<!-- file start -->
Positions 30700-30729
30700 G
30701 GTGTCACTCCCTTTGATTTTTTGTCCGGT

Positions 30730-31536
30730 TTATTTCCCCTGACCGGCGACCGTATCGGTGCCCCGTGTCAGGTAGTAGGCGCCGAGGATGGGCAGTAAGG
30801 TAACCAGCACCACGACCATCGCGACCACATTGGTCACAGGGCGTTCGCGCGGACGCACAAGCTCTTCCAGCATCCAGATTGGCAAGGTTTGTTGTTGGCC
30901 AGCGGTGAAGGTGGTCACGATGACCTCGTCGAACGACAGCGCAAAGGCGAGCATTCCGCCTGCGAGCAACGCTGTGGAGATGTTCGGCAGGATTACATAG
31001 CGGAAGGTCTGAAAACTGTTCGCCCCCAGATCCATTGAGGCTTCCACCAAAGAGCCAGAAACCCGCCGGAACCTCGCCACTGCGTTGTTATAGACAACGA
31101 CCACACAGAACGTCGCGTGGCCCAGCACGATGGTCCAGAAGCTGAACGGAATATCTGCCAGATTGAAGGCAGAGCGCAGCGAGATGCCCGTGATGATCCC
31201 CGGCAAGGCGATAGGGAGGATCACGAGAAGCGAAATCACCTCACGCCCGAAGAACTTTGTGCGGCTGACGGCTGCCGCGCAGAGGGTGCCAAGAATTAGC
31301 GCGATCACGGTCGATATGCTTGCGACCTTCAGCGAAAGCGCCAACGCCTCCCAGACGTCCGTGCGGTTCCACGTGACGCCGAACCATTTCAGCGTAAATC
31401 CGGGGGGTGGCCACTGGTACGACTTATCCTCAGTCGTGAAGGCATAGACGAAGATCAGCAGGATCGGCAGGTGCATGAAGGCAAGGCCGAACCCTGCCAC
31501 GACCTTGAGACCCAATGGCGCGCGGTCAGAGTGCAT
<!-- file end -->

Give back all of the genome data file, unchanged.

Positions 30700-30729
30700 G
30701 GTGTCACTCCCTTTGATTTTTTGTCCGGT

Positions 30730-31536
30730 TTATTTCCCCTGACCGGCGACCGTATCGGTGCCCCGTGTCAGGTAGTAGGCGCCGAGGATGGGCAGTAAGG
30801 TAACCAGCACCACGACCATCGCGACCACATTGGTCACAGGGCGTTCGCGCGGACGCACAAGCTCTTCCAGCATCCAGATTGGCAAGGTTTGTTGTTGGCC
30901 AGCGGTGAAGGTGGTCACGATGACCTCGTCGAACGACAGCGCAAAGGCGAGCATTCCGCCTGCGAGCAACGCTGTGGAGATGTTCGGCAGGATTACATAG
31001 CGGAAGGTCTGAAAACTGTTCGCCCCCAGATCCATTGAGGCTTCCACCAAAGAGCCAGAAACCCGCCGGAACCTCGCCACTGCGTTGTTATAGACAACGA
31101 CCACACAGAACGTCGCGTGGCCCAGCACGATGGTCCAGAAGCTGAACGGAATATCTGCCAGATTGAAGGCAGAGCGCAGCGAGATGCCCGTGATGATCCC
31201 CGGCAAGGCGATAGGGAGGATCACGAGAAGCGAAATCACCTCACGCCCGAAGAACTTTGTGCGGCTGACGGCTGCCGCGCAGAGGGTGCCAAGAATTAGC
31301 GCGATCACGGTCGATATGCTTGCGACCTTCAGCGAAAGCGCCAACGCCTCCCAGACGTCCGTGCGGTTCCACGTGACGCCGAACCATTTCAGCGTAAATC
31401 CGGGGGGTGGCCACTGGTACGACTTATCCTCAGTCGTGAAGGCATAGACGAAGATCAGCAGGATCGGCAGGTGCATGAAGGCAAGGCCGAACCCTGCCAC
31501 GACCTTGAGACCCAATGGCGCGCGGTCAGAGTGCAT